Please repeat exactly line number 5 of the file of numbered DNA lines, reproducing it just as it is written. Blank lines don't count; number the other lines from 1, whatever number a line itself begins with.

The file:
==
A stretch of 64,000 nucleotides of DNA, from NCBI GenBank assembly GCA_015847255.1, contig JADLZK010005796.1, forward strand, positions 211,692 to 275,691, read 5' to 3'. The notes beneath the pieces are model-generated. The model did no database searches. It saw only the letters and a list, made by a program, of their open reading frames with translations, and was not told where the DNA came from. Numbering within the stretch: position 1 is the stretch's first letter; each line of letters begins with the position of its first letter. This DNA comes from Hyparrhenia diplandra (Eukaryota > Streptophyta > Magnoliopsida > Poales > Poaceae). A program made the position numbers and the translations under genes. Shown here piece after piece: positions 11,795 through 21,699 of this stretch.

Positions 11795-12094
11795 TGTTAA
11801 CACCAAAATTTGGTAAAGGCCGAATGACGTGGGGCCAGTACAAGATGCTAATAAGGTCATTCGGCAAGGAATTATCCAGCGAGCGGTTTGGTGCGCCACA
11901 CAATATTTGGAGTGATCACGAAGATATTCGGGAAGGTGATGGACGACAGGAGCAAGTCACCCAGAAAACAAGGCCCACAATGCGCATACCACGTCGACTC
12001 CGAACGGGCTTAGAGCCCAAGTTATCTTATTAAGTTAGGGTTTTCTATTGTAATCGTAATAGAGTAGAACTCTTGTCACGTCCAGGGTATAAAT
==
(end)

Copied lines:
11901 CAATATTTGGAGTGATCACGAAGATATTCGGGAAGGTGATGGACGACAGGAGCAAGTCACCCAGAAAACAAGGCCCACAATGCGCATACCACGTCGACTC